Forget the old convention (gumbo is eaten year round these days), Acadiana has two seasons: Festivals Acadiens et Créoles and Festival International. But you can mark the beginning of the cultural year — the calendar is inverted in my mind; fall begins the year — in October with Festivals Acadiens et Créoles, a sprawling celebration of the region’s Francophone traditions. Launched at the beginning of the Cajun renaissance of the 1970s, Festivals has grown from an act of preservation to the marquee stage for a thriving and internationally celebrated culture. With Festivals smack dab in the middle of the month, this October’s music lineup is overrun. 

Saturday, Oct. 13
Givers & Feufollet
Blue Moon Saloon

GIVERS

Fun fact about people in Cajun bands, they’re human beings, so they like all kinds of music. There’s long been cross-pollination among traditional and non-traditional acts in Lafayette’s cozy music scene. Taylor Guarisco spent years as Feufollet’s bass player before launching his Afro-pop inflected jam outfit Givers. Check out the New Orleans-based trio’s single “Movin’ On,” off of the group’s upcoming EP of the same name. Both Feufollet and Givers explore the boundaries of musical traditions between the measures but always return home to the backbeat. In Acadiana, the common theme among live acts is danceability. 

Tickets & Info 

Saturday, Oct. 13 
The Lyrical Legacy of Caesar Vincent 
Festivals Acadiens et Créoles 

The Cajun music tradition was saved by dedicated folklorists who scoured Acadiana’s hinterlands to record the authentic practitioners: memaws and pawpaws. Caesar Vincent, a native of Vermilion Parish who died in the 1970s, is one of those figures, somehow obscured by time. His gift to the expanding Cajun songbook was his memory; 20th-century folklorists recorded Vincent (by the way, my grandmother was a Vincent, so I’m pretty sure I’m related to this guy) singing hundreds of old French songs. Vincent, a savant, was an inadvertent preservationist by way of his peculiar talents. This year’s Festivals are in part dedicated to Vincent. His steel trap memory gets the royal treatment in this performance featuring Zachary Richard, Ann Savoy, Feufollet, Cedric Watson, Roddie Romero and more.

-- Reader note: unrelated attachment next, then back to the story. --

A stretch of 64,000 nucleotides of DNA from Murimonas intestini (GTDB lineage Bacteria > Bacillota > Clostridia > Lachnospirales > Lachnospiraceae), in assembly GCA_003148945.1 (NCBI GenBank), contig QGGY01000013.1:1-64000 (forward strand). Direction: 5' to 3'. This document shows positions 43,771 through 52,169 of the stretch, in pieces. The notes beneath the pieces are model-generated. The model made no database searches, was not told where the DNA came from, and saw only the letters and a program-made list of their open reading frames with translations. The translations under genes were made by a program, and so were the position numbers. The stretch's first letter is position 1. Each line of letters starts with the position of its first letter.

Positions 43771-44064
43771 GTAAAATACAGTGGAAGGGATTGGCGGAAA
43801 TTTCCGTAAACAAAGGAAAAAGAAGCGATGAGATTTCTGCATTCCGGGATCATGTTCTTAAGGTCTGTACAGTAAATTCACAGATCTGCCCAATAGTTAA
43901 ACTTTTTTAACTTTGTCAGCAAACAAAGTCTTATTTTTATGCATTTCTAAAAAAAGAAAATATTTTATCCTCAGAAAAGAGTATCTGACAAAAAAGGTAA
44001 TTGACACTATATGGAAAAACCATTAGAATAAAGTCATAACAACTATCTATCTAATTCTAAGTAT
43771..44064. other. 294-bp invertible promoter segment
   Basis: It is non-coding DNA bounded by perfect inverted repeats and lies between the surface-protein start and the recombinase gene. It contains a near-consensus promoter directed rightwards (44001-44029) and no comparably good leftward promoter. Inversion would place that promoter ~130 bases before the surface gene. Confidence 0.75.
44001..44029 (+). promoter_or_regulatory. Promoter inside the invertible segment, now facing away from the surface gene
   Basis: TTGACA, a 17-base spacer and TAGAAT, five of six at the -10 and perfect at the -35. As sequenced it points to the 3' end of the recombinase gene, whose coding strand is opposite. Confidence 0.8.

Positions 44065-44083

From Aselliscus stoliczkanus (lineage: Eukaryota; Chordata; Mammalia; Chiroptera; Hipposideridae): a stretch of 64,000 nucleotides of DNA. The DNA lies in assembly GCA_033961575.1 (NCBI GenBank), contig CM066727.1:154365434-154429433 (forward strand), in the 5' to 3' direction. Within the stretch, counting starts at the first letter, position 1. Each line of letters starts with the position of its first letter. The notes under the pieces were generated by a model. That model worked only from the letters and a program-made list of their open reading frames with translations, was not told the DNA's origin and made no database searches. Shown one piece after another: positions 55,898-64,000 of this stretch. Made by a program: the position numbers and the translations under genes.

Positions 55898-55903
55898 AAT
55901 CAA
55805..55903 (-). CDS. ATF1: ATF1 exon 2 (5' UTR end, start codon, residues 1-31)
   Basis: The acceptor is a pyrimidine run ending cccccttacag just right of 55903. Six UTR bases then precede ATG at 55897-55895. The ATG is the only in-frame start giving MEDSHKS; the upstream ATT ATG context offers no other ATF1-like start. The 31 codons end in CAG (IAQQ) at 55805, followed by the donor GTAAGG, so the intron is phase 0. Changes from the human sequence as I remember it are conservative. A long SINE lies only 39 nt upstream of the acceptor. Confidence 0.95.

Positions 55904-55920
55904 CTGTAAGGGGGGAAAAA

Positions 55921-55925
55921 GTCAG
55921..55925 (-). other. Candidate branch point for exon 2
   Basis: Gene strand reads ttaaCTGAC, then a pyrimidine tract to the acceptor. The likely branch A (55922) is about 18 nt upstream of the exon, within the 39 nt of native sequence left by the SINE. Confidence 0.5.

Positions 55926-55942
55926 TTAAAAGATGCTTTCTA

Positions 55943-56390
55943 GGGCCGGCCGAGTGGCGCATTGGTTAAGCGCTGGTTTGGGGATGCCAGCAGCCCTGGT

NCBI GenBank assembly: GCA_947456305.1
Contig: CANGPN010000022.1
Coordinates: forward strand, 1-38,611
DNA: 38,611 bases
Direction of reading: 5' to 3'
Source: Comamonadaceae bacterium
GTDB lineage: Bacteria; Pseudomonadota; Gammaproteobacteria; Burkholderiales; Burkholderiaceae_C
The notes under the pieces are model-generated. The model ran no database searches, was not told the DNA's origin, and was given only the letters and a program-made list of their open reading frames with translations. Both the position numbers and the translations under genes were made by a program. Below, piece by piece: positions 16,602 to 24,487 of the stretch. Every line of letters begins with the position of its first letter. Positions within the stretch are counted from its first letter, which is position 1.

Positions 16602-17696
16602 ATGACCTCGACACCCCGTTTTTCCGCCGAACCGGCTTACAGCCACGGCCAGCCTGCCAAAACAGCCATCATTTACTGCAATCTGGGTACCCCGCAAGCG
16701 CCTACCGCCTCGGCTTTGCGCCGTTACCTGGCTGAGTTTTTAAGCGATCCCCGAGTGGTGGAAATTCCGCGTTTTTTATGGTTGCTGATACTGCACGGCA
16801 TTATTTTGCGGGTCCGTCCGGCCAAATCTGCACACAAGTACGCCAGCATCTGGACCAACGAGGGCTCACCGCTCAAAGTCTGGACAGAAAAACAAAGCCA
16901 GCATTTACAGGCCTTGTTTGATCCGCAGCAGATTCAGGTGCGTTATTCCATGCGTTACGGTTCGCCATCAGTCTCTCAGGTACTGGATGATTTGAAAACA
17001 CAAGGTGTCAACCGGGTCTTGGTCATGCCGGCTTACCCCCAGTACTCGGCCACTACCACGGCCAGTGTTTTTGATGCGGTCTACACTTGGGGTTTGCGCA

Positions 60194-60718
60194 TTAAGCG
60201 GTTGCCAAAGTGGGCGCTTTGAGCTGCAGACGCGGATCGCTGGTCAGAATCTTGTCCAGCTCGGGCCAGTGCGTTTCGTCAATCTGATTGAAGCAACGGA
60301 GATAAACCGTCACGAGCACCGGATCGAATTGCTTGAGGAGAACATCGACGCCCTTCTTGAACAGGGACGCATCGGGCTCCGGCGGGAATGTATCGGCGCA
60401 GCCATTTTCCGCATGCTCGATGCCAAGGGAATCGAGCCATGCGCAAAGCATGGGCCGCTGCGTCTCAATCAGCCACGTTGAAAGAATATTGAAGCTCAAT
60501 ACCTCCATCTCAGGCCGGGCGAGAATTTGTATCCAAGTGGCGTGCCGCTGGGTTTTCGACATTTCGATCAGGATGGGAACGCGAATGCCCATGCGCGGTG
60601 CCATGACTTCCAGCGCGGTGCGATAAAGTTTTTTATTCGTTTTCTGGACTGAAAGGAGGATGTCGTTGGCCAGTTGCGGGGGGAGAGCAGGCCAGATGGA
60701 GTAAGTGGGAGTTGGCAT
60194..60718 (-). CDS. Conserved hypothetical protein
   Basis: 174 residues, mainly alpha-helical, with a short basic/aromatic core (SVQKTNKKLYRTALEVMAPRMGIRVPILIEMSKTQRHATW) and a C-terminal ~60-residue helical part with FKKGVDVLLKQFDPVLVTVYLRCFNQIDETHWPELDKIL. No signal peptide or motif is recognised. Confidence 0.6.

Tickets & Info

Sunday, Oct. 14
Wayne Toups & ZydeCajun
Festivals Acadiens et Créoles

Wayne Toups

Toups’ twang made him an easy crossover success onto the country music charts in the early 1990s. He remains one of the few the Cajun musicians that can slip between genres almost unnoticed, a Cajun chameleon, in a sense, always hiding in plain sight. The Crowley native’s performances at Festivals are legendary for their marathon bombast. The internet tells me he’s sometimes called the Cajun Bruce Springsteen, a comparison that makes a lot of sense even if I’ve never heard it before. “Johnnie Can’t Dance” is pretty much Cajun music’s “Dancing in the Dark.”  Toups brings the lights down on Festivals each year. There’s not an act around who could follow him. 

Tickets & Info  

Tuesday, Oct. 16
Bob Dylan
Heymann Performing Arts Center

Bob Dylan

Most recently, Bob Dylan released a three-volume set of crooner standards and a line of whiskey called Heaven’s Door. That was hot on the heels of his absentee act upon receiving the Nobel Prize for Literature. It’s safe to say that Dylan is trolling all of us. Truthfully, any student of Dylan will tell you he’s been doing that for years. Dylan just announced a November release of More Blood, More Tracks, the bootleg treatment of his 1970s tour de force Blood on the Tracks. Even if he trots out “Tangled Up in Blue,” don’t expect the artistically evasive poet to offer a version you recognize. 

Tickets & Info 

Tuesday, Oct. 30 
Gary Clark Jr.
Acadiana Center for the Arts

Gary Clark Junior

Texas guitarist Gary Clark Jr. first emerged in the early 2010’s as a virtuoso gunslinger, a player most known to six-string aficionados and festival goers. But in recent years he has exploded into a pop talent. He’s appeared on American Idol and headlined blockbuster movie soundtracks, recently offering a thick and synthetic version of The Beatles’ “Come Together” to Justice League. His flirtation with modern pop production notwithstanding, Clark is a gifted preservationist of mid-century soul and electric blues. Check out this cover of Neil Young’s “Ohio,” arranged with Jon Batiste and Leon Bridges for Ken Burns’ The Vietnam War.  

Tickets & Info